Almost everywhere east of the Rockies, people of my generation share some variation of the same childhood memory. In the city, in the suburbs or on the farms, a piece of green space was enough. As dusk fell on the long summer evenings, you noticed a sparkle on the grass. This was answered by another, then another, until the whole yard was alive with tiny flashes of light, “living fireworks” in the words of Sara Lewis in her wonderful book, “Silent Sparks “.
No child could resist close inspection, so chasing lightning bolts was a growing ritual. Captured lightning bolts were held in loosely closed fists as we waited for a spark of light in our hands. Some of us collected them in jars. Many of these glowing beetles did not survive the encounter, but there were always hundreds more, reappearing with every sunset for a few magical summer weeks.
The good news is that they are still there. The numbers have dwindled, but any child or adult who steps outside and looks up from their cell phone on an early July evening in Montclair might still get a taste of the magic.
It’s a romantic sight, not just for us but for the eclairs. Their show is all about love, or at least sex. To a lightning bug, your backyard at summer twilight is like a singles bar on a Saturday night.
The males circulate, flashing their lights in hopes of a flash of response from a female. The wise female stays perched low on the ground on a blade of grass or some underbrush, checking the males until she finds a flash to her liking, then timidly returning. How does she choose from all the flashy bling? Longer flashes attract his favor.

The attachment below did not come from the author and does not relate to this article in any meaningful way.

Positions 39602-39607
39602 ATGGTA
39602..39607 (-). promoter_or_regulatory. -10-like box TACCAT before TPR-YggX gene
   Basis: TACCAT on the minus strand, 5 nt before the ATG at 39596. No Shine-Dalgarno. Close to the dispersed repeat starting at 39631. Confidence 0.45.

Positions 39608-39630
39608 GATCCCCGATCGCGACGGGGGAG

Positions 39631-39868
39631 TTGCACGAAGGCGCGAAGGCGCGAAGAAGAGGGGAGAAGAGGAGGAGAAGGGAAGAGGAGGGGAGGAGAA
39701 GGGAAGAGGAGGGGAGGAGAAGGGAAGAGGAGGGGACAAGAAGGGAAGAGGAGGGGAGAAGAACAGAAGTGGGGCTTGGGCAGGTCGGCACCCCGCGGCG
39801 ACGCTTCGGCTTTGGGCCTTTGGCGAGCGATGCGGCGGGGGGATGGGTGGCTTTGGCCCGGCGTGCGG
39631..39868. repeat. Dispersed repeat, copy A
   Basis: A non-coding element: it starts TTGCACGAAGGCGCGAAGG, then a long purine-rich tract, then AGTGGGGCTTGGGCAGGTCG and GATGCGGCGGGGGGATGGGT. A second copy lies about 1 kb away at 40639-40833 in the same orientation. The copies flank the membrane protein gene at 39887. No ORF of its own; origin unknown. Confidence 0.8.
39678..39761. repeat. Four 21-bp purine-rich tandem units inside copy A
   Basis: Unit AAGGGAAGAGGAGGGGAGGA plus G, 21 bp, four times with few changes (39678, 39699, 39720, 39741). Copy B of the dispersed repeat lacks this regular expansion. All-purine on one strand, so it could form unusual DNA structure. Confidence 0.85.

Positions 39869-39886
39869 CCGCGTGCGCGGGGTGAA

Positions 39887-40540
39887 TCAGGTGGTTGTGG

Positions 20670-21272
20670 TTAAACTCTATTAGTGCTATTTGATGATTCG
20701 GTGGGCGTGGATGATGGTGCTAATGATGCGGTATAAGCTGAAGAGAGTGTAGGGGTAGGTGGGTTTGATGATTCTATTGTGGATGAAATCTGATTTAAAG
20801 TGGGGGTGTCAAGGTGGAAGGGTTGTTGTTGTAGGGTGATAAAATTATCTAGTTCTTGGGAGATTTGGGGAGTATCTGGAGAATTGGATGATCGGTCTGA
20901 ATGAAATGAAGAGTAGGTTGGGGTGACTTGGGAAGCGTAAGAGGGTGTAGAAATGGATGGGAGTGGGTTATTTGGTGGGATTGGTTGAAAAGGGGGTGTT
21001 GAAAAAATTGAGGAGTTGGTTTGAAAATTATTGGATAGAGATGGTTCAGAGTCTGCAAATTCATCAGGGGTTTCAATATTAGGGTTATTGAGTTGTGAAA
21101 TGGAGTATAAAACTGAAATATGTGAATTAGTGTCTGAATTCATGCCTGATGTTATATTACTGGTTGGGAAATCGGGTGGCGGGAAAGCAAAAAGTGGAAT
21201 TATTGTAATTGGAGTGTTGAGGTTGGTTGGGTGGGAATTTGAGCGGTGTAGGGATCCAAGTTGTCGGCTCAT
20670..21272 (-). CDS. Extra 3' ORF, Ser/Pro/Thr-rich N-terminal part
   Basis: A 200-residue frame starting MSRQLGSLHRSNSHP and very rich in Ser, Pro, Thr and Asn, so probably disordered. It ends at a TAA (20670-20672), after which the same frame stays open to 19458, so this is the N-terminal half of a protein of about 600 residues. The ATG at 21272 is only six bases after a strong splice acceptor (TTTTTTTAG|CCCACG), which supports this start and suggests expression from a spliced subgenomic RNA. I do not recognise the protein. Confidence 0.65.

While human courtship often involves sharing a meal, lightning bugs skip this aspect of date night, out of necessity; having no mouth, they cannot eat. So what powers the show? The answer lies in the dark, carnivorous childhood of lightning.
The sparkly, charismatic bug we love is actually the brief final stage of the bug’s life, lasting a few weeks at most. The rest of their life – up to two years – was spent as larvae hiding under dead leaves, rotting logs or in the top layer of humus-rich soil.
The larvae spend this time doing what the adults cannot: eat. Their food choices are not very appetizing to human palates. Snails, slugs and earthworms are on the menu, the taste of snails and slugs making the larvae the allies of the gardener.
Hatched in late summer, the lightning bug larvae feed through the fall, pause to hibernate through the winter, then resume feeding non-stop in the spring. The cycle usually continues until the following May, when the larvae build the tiny shelters in the ground where they pupate. In June, the luminescent adults emerge, no longer hungry but looking for mates.